Turkish Genocide Against Kurds


Let us be clear. Under President Erdogan and his AKP (Justice and Development party), Turkey is committing crime after crime against its Kurdish citizens, and against the Kurds of Syria. But, to our shame, our (UK) government is silent.

Ever since his party failed to gain the super majority he needed, in the June election, (so he could rewrite the constitution and get himself appointed as life president), the violence against the Kurds of Turkey has escalated to such a degree that it echoes the worst years of the 1980s conflict. Maybe far worse, for now it is an urban war, no longer a rural one. It is the towns and cities that are targeted, and it is human rights lawyers, politicians, journalists, and trade unionists who are being arrested, tortured, and detained.

Erdogan is waging a genocide against the Kurdish people. His links with Daesh/ISIS/ISIL are well evidenced. He has used his NATO membership to get support to attack so-called ‘terrorists’, but for him the terrorists are the Kurds, and not the barbaric Daesh. Some commentators believe that, increasingly Islamic, authoritarian, anti-women, and conservative, Erdogan’s strategy is to get Daesh to do its own dirty work against the Kurds, and ultimately it is President Erdogan who aims to be the next Caliph.

The UK government refuses to condemn Turkey for its human rights violations against unarmed Kurdish civilians. It continues to describe Turkey as its friend, and makes no attempt to get the ‘terror tag’ lifted from the PKK which has, ever since 2013, been calling for cease-fires and the return to the peace process.

Nor will it recognise Rojava, where the Syrian Kurds, victims of both the Assad Regime and Daesh, have declared a selfadministration, embracing pluralism, freedom of belief, gender equality as the foundation blocks of a real democracy for all of Syria. Yet it is the Syrian Kurds, with the support of the PKK who defended Kobane from Daesh, and rescued the Yezidis from Mount Sinjar. Erdogan is determined to crush this unique liberation movement, yet both Syrian and Turkish Kurds have made clear they are not ‘separatist’. They have no wish to ‘change borders’. Their ideology is based on freedom and equality for all people irrespective of ethnicity, religion or gender. This is exactly what Erdogan fears.

In September, the AKP imposed a curfew on Cizire, home to 100,000 Kurds that lasted 12 days. Electricity, water, mobile phone communication were cut off, and 21 people were killed, including women and children. No doctors could enter the town that was surrounded by 5,000 police. In the heat bodies were decomposing, and some mothers kept the bodies of their murdered children in freezers, in an attempt to preserve them. Several women suffered miscarriages. The suffering was terrible, as police snipers shot at anyone who moved outside the front doors.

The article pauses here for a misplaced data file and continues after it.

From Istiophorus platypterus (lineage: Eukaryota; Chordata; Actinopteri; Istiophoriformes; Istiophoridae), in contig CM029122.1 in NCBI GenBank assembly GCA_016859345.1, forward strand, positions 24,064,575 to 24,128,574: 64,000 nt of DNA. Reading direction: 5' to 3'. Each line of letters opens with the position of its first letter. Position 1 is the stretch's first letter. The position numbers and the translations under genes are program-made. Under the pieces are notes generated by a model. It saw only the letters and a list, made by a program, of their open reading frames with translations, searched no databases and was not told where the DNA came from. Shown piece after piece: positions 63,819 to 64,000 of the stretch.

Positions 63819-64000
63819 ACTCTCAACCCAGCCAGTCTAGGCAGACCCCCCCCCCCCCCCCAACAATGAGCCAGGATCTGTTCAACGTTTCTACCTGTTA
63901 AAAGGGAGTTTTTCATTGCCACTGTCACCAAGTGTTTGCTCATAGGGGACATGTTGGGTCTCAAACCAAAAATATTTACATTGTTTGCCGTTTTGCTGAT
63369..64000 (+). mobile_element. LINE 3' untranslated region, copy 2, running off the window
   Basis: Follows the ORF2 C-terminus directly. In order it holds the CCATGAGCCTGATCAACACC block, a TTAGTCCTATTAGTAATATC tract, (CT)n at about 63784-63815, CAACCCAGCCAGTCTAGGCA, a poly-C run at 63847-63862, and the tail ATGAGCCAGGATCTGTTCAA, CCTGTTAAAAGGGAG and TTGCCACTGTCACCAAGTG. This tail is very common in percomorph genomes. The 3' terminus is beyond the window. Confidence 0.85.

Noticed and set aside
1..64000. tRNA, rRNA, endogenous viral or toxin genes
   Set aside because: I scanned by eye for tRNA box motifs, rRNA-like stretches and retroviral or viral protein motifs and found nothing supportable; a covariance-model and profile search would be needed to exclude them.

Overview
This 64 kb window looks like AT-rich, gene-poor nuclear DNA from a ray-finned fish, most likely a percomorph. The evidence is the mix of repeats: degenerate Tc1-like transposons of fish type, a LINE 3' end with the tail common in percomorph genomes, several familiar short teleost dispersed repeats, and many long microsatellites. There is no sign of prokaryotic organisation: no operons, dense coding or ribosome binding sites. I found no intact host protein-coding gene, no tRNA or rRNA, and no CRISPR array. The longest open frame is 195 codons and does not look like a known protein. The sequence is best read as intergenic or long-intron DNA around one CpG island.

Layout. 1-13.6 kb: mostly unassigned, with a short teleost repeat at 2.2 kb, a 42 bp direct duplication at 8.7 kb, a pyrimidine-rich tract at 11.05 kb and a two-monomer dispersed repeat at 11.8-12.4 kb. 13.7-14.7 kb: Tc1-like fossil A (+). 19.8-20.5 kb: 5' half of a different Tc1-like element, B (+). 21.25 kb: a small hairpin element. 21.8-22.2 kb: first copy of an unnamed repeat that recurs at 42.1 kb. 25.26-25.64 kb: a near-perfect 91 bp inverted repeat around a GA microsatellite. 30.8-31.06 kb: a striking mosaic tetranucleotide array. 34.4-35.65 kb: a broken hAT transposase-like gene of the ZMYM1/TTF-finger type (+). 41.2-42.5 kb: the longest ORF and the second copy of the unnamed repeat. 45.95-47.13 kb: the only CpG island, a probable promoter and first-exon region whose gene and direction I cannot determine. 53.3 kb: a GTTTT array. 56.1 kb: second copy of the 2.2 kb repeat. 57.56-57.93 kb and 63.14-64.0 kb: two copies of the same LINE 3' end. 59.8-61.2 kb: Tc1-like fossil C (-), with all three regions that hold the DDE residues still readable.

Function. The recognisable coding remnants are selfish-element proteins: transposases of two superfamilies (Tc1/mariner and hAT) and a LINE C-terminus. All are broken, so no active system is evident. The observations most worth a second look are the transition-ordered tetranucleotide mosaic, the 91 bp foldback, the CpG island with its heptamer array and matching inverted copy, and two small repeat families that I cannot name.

I was in Cizre and Sur shortly after the curfews were lifted and saw the appalling destruction: homes, shops, whole streets under rubble and spoke with the survivors of the massacres that had taken place. A few weeks later I was again in Diyarbakir as a member of the UK delegation to observe the snap election of November 2nd. This took place in such an atmosphere of fear and tension that it could hardly be called ‘fair and transparent’. There could be no pro Kurdish peace rallies, many Kurdish mayors were dismissed from their posts, huge numbers of Kurds were arrested, and pro Kurdish media outlets were raided and closed down. The AKP had the monopoly of the press, radio and TV. Besides, in the weeks following the atrocity perpetrated in Ankara, in which so many Kurdish peace activists lost their lives, the Kurds were mourning their dead and organising and attending funerals.

We met Muharrem Erbey, the lawyer and former head of the Human Rights Commission, who had only the year before been released, after nearly five years in prison, with all charges of supporting terrorism dropped. He told of us the arrest in October of Tahir Elci, Chair of the Diyarbakir Bar Association, charged under the Turkish Terror Act because he had said, in a TV interview, that the “PKK was not a terrorist organisation”. Horrifically, on Saturday November 28th, Tahir, a greatly respected human rights lawyer and peace promoter, was killed, shot in the head, as he was talking to a press conference in Sur, nearby the beautiful C16th Kursunlu mosque that was blitzed with sniper fire during the September curfew.

Erdogan has scrapped the peace process entirely and is driving to war. Since that AKP victory in November Kurdish towns and cities in the south east have again been put under curfew and military siege. Moreover, Turkish jets daily bomb Kurds in Iraq and its armies shell the Peoples’ Protection Units (YPG and YPJ) in Rojava (Syrian Kurdistan).

The 24th November shooting down of the Russian bomber was planned at the highest level of the Turkish State. Scores of Kurds have been arrested, imprisoned and killed across the country. Curfews continue to be imposed, even yesterday on December 11th.

Will Jeremy Corbyn*, such a great friend of the Kurds, whom I have been with on missions to Turkey in the past, speak up for them in parliament when it reassembles after the New Year?

*Margaret Owen is a barrister and human rights activist

*This article appears in the January/February 2016 edition of ‘CHARTIST’ magazine

*Leader of the UK Labour Party

29th December 2015
by Margaret Owen*, originally published at The Pasewan

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